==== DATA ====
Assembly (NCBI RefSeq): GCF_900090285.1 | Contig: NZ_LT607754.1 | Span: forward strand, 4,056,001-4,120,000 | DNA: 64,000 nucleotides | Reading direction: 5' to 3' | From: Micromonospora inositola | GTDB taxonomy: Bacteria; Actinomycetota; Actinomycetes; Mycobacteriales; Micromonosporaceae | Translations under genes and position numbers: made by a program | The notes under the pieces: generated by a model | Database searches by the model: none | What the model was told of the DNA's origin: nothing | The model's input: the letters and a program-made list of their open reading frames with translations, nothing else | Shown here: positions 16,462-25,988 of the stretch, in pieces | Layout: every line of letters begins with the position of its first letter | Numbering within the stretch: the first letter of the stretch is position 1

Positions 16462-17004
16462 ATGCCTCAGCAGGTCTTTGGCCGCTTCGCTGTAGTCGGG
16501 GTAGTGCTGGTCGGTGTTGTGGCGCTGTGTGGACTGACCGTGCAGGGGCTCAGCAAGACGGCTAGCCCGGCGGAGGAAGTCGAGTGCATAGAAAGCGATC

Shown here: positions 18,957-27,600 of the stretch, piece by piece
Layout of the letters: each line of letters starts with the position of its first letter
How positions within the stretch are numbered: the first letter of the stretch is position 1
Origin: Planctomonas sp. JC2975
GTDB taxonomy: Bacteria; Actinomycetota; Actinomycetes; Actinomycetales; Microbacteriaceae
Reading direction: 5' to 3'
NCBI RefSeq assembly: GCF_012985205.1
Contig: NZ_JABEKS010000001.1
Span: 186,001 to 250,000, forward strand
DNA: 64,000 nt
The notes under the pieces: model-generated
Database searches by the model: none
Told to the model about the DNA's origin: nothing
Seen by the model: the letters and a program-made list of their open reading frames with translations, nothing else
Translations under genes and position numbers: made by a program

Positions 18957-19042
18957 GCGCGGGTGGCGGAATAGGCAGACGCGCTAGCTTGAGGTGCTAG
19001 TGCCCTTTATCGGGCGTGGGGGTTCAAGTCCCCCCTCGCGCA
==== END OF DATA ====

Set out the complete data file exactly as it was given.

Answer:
Assembly (NCBI RefSeq): GCF_900090285.1 | Contig: NZ_LT607754.1 | Span: forward strand, 4,056,001-4,120,000 | DNA: 64,000 nucleotides | Reading direction: 5' to 3' | From: Micromonospora inositola | GTDB taxonomy: Bacteria; Actinomycetota; Actinomycetes; Mycobacteriales; Micromonosporaceae | Translations under genes and position numbers: made by a program | The notes under the pieces: generated by a model | Database searches by the model: none | What the model was told of the DNA's origin: nothing | The model's input: the letters and a program-made list of their open reading frames with translations, nothing else | Shown here: positions 16,462-25,988 of the stretch, in pieces | Layout: every line of letters begins with the position of its first letter | Numbering within the stretch: the first letter of the stretch is position 1

Positions 16462-17004
16462 ATGCCTCAGCAGGTCTTTGGCCGCTTCGCTGTAGTCGGG
16501 GTAGTGCTGGTCGGTGTTGTGGCGCTGTGTGGACTGACCGTGCAGGGGCTCAGCAAGACGGCTAGCCCGGCGGAGGAAGTCGAGTGCATAGAAAGCGATC

Shown here: positions 18,957-27,600 of the stretch, piece by piece
Layout of the letters: each line of letters starts with the position of its first letter
How positions within the stretch are numbered: the first letter of the stretch is position 1
Origin: Planctomonas sp. JC2975
GTDB taxonomy: Bacteria; Actinomycetota; Actinomycetes; Actinomycetales; Microbacteriaceae
Reading direction: 5' to 3'
NCBI RefSeq assembly: GCF_012985205.1
Contig: NZ_JABEKS010000001.1
Span: 186,001 to 250,000, forward strand
DNA: 64,000 nt
The notes under the pieces: model-generated
Database searches by the model: none
Told to the model about the DNA's origin: nothing
Seen by the model: the letters and a program-made list of their open reading frames with translations, nothing else
Translations under genes and position numbers: made by a program

Positions 18957-19042
18957 GCGCGGGTGGCGGAATAGGCAGACGCGCTAGCTTGAGGTGCTAG
19001 TGCCCTTTATCGGGCGTGGGGGTTCAAGTCCCCCCTCGCGCA